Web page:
Native American Religious Identity: Unforgotten Gods

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Jace Weaver
Orbis Books, 1998 - Religion - 242 pages
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In this ground-breaking work, some of the best contemporary Native scholars and writers examine the issue of Native religious identity today. Because the traditional Native American view recognizes no sharp distinction between sacred and profane spheres of existence, Native cultures and religious traditions are in many ways synonymous and coextensive. This intimate relationship between culture and religion makes the question of religious identity a vital inquiry.Essays range from the scholarly to the intensely personal, including Christian, traditional, and "post-Christian" perspectives. The range of topics includes a study of Nahua religion and the cult of the Virgin of Guadalupe; the role of Native interpreters in spreading Christianity; a Native writer's observations of a modern Sun Dance ritual; and an Indian elder's poignant account of how it felt, after her marriage to a white Canadian, to receive an official card from the government declaring that she was "no longer an Indian" accordingto the laws of Canada.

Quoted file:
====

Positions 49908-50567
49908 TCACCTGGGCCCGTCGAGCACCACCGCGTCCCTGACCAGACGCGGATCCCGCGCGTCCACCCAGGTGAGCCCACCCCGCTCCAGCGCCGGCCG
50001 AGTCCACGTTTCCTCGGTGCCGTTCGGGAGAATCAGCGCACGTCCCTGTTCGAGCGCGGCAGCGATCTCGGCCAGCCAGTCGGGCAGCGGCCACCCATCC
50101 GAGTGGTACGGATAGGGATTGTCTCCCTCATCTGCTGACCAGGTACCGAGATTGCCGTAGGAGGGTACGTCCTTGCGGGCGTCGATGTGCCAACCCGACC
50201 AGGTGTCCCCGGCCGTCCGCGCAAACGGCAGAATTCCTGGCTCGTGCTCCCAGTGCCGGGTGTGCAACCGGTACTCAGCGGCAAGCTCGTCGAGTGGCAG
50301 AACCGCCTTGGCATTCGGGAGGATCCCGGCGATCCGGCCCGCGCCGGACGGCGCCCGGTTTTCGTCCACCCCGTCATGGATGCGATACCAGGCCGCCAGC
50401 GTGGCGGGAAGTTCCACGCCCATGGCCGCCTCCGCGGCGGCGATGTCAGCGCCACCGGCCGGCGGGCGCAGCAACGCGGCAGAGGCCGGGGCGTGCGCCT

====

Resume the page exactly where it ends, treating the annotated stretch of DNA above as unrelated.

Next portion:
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From IHermeneutics to WeHermeneutics
The European Concept of Usen
A Study of Nahua Religion after the Conquest

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About the author (1998)

Jace Weaver "is the author of Other Words: American Indian Literature, Law, and Culture and That the People Might Live: Native American Literatures and Native American Community.

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